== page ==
As you may have guessed, cepelinai are labor-intensive to make, so they are often only prepared for large celebrations or during potato harvest season in the fall. Many Lithuanians even opt to eat this dish out at a restaurant rather than make it themselves.
Cepelinai, or zeppelins, are named after the inventor of the zeppelin airship in 1900, Count Ferdinand von Zeppelin. Though the national dish for over 150 years, it was subsequently renamed from didzkukuliai in the 20th century to the current name of cepelinai because of the similarity in shape to zeppelins. Though used regularly in the 1900s, zeppelins fell out of favor after the infamous destruction of the Hindenburg in New Jersey, U.S.A., and no zeppelins survived World War II.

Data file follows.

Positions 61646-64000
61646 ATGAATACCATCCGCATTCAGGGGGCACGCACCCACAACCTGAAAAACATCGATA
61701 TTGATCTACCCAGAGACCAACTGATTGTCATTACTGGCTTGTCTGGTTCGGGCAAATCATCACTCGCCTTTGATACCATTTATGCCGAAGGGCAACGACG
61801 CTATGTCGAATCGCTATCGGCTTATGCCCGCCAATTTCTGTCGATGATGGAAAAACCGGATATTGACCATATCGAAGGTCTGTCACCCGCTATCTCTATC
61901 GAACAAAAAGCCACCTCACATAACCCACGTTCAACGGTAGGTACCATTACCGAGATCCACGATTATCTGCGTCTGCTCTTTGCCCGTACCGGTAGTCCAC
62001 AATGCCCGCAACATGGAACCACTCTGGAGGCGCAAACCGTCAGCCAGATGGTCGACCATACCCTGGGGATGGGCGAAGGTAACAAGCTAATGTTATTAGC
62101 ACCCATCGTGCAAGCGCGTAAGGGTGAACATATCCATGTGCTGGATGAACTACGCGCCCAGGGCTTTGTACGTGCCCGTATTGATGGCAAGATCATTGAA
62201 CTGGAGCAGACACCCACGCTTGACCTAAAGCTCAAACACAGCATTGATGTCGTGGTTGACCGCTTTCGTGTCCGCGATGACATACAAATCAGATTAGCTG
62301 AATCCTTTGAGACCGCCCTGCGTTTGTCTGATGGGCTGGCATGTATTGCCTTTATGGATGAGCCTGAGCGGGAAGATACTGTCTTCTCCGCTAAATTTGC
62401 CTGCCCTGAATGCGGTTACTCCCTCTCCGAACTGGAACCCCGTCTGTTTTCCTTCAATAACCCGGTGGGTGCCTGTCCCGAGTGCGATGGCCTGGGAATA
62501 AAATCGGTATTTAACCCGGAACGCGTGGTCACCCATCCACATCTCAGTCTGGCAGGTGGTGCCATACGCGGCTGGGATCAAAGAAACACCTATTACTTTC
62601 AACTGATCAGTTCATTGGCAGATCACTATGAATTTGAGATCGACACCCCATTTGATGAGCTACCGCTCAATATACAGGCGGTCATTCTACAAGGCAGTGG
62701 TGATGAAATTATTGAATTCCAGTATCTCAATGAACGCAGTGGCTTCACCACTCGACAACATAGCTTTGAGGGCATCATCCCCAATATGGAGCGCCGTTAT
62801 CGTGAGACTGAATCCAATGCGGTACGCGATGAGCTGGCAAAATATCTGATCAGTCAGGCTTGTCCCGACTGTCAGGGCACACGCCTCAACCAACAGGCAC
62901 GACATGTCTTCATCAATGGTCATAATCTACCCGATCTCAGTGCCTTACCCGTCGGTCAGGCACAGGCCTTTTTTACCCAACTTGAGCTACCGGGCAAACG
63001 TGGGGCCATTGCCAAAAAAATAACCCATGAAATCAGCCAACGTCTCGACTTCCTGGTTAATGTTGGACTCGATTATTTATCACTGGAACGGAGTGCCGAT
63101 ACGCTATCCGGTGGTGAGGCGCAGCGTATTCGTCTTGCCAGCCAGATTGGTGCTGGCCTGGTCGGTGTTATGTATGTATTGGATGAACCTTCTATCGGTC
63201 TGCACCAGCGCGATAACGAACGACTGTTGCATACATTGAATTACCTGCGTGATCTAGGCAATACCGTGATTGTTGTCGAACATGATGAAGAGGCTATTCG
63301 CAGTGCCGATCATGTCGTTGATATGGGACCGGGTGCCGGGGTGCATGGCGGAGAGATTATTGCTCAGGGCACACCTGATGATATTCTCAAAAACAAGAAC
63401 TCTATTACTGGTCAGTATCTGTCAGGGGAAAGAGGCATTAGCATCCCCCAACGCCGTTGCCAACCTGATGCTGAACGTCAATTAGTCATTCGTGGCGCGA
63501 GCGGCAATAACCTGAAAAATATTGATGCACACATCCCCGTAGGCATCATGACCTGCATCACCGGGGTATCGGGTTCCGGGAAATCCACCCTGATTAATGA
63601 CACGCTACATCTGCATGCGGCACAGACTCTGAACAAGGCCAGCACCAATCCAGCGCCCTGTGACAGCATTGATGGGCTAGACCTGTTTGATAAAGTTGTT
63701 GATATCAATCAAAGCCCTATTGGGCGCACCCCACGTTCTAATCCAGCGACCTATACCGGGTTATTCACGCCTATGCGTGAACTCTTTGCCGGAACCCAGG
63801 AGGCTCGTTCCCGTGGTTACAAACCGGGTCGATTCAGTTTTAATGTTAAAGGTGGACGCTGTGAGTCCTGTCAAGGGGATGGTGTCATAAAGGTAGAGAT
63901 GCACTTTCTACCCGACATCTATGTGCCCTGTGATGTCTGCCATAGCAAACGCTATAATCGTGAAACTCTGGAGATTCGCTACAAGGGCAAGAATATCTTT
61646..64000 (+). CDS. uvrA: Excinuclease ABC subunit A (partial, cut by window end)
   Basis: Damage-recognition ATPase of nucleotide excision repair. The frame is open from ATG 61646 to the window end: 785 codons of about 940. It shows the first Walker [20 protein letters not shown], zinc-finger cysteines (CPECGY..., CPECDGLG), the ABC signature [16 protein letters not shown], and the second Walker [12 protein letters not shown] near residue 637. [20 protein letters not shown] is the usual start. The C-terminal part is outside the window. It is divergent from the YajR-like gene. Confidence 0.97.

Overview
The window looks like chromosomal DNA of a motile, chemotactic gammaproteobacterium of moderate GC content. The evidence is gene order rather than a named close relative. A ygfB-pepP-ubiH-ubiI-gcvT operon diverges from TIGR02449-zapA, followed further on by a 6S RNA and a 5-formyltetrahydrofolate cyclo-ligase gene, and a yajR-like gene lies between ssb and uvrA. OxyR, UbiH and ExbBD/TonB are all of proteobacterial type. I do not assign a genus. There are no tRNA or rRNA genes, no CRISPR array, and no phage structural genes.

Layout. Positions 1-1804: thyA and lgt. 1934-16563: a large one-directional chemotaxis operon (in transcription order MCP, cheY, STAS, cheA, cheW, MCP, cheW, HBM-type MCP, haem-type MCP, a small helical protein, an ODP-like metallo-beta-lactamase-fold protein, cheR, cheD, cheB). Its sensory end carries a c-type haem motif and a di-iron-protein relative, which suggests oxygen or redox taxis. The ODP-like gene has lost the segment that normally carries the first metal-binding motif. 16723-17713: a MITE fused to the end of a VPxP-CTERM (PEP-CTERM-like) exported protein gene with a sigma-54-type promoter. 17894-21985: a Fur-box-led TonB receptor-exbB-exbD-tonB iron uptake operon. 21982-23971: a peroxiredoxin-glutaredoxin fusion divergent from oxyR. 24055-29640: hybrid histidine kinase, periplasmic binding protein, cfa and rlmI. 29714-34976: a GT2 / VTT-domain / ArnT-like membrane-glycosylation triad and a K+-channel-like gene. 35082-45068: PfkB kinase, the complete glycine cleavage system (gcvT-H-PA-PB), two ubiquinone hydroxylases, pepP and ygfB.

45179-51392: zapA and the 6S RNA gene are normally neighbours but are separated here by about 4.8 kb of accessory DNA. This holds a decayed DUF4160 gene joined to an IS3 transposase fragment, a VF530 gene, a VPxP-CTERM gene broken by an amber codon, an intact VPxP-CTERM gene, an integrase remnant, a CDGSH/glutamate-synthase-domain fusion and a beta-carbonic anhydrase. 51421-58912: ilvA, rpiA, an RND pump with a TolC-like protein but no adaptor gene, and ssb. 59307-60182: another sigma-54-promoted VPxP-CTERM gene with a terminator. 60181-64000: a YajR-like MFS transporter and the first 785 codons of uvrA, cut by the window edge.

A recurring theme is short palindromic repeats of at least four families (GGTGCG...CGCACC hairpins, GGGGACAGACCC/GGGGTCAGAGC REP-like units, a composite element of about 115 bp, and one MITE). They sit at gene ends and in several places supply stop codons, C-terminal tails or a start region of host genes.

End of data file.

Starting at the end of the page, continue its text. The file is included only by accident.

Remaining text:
Luckily, Lithuania’s national dish hasn’t fallen out of favor and can be sampled at countless restaurants across the country. Just don’t expect each cepelinai to be created equally – every cook has their own recipe. Variations on the traditional cepelinai may include those stuffed with cheese curd, vegetables, or locally picked mushrooms, and the composition of sauces may vary as well. Additionally, the high-end restaurant at the Kempinski Hotel Cathedral Square has created an elevated take on the traditional cepelinai, which is filled with crayfish and served with a light saffron sauce.
The long history of cepelinai comes as no surprise as it is representative of Lithuanian’s deep national pride and strong food culture. Thus, when you visit Lithuania, you must try at least one traditional cepelinai!